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Treasury urges Congress to act now on U.S. debt ceiling

U.S. Treasury Secretary Jacob Lew speaks about the economy at an event hosted by the Commonwealth Club of California at the Computer History
U.S. Treasury Secretary Jacob Lew speaks about the economy at an event hosted by the Commonwealth Club of California at the Computer History

By Jason Lange

WASHINGTON (Reuters) - Treasury Secretary Jack Lew on Tuesday warned Congress against waiting until the last minute to raise the nation's limit on borrowing, saying a misstep could irrevocably damage the economy.

"We cannot afford for Congress to gamble with the full faith and credit of the United States," Lew told the Economic Club of Washington, a business forum.

The government has been scraping up against its $16.7 trillion debt limit since May but has avoided defaulting on any bills by employing emergency measures to manage its cash, such as suspending investments in pension funds for federal workers.

Lew repeated a warning he made last month that Treasury would run out of borrowing options around mid-October, when he said that Treasury would be left with only around $50 billion in cash on hand. Default could come soon after that.

As America runs lows on cash there is a risk investors could lose confidence in Washington and stop reinvesting in U.S. government debt. Every Thursday, the Treasury pays investors back about $100 billion that investors immediately lend back to the government, a process known as rolling over the debt.

"If U.S. bond holders decided that they wanted to be repaid rather than continuing to roll over their investments, we could unexpectedly dissipate our entire cash balance," Lew said.

Any default on the nation's debts could be calamitous for the U.S. economy. A default would rock Wall Street and hurt businesses and families by fueling a sharp increase in interest rates.

Washington tempted disaster during a heated debate over the debt ceiling in 2011. The debate roiled financial markets and helped prompt credit ratings agency Standard & Poor's to strip America of its prized top-tier rating.

The White House has vowed not to negotiate over the debt ceiling, but Republicans this year are nevertheless trying to use the need to raise the debt limit as leverage for their goal to reduce the size of government.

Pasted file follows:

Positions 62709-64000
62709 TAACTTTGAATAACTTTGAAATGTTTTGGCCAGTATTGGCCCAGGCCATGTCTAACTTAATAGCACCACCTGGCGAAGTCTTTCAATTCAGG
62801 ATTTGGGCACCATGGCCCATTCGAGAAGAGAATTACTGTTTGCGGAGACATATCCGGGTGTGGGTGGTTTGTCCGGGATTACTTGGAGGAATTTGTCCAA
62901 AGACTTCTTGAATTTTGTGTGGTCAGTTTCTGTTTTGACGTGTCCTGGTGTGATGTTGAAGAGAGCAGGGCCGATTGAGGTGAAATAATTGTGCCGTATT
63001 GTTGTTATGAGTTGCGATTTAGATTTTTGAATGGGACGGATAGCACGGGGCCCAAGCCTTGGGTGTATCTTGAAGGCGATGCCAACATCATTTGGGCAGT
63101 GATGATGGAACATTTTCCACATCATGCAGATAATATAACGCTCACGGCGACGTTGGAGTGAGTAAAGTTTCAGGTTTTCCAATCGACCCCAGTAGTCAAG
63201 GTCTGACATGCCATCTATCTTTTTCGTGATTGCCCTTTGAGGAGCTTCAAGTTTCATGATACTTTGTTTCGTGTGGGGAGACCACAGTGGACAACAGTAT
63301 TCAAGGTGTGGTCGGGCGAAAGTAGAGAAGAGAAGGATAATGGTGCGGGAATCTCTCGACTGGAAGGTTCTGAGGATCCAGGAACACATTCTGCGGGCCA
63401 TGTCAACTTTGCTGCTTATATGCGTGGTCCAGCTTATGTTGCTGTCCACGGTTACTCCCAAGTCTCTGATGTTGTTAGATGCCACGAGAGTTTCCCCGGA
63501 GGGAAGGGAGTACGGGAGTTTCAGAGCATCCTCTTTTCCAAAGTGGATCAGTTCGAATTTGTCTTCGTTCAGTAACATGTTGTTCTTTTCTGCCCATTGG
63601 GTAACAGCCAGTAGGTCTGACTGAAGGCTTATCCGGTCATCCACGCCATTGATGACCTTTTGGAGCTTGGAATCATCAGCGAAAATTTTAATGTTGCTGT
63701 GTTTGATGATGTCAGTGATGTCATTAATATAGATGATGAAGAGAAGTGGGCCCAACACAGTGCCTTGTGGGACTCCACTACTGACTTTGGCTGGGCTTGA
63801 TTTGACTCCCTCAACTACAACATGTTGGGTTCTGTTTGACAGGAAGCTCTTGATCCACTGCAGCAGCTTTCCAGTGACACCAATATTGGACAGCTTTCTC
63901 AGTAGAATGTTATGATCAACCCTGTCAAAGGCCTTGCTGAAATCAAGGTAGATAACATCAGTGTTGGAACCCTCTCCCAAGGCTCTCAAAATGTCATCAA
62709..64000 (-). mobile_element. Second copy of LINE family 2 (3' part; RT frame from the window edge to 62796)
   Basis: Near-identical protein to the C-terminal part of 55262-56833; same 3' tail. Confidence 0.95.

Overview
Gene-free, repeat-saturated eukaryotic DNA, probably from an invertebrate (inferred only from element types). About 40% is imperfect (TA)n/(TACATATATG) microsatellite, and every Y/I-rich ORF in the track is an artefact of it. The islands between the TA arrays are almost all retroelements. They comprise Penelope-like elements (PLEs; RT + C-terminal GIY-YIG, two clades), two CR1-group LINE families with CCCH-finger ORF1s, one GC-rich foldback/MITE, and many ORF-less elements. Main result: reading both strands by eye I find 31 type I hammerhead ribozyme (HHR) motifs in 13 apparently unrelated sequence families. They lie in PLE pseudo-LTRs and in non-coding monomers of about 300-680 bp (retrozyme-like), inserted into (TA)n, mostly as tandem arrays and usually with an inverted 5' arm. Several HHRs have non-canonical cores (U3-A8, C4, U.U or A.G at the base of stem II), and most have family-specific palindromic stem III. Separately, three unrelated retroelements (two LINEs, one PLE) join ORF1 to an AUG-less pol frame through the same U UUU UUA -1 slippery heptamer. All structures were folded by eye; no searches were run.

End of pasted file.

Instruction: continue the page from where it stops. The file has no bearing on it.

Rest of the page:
Republicans in the House of Representatives last week considered a plan to tie raising the debt ceiling to withholding funds for President Barack Obama's signature healthcare overhaul, but put off a vote because the party's most fiscally conservative members felt the plan lacked teeth.

Taking aim at the divisions among Republicans, Lew said it was pointless for a minority in one house of Congress to think it can call the shots in the debate.

"The reality is that's not going to happen, and the sooner they understand that the better," he said.

Even if the government retains the bond market's trust through mid-October, Lew said it would be dangerous for Congress to wait until then to raise the debt limit. That's because it is impossible to know for certain how much money will enter and leave public coffers on any given day.

The government could begin defaulting on its obligations between the end of October and the middle of November if the debt ceiling is not raised, Congressional Budget Office director Doug Elmendorf said on Tuesday.

If that were to happen, Lew said it would not be possible to prioritize payments among the many people to whom America owes money, from retirees drawing government pensions to bond holders.

"I am anxious," Lew said, although he said at least it appeared that no congressional leaders appeared to think default was a reasonable course of action.

(Reporting by Jason Lange; Editing by Theodore d'Afflisio, Krista Hughes and Leslie Adler)

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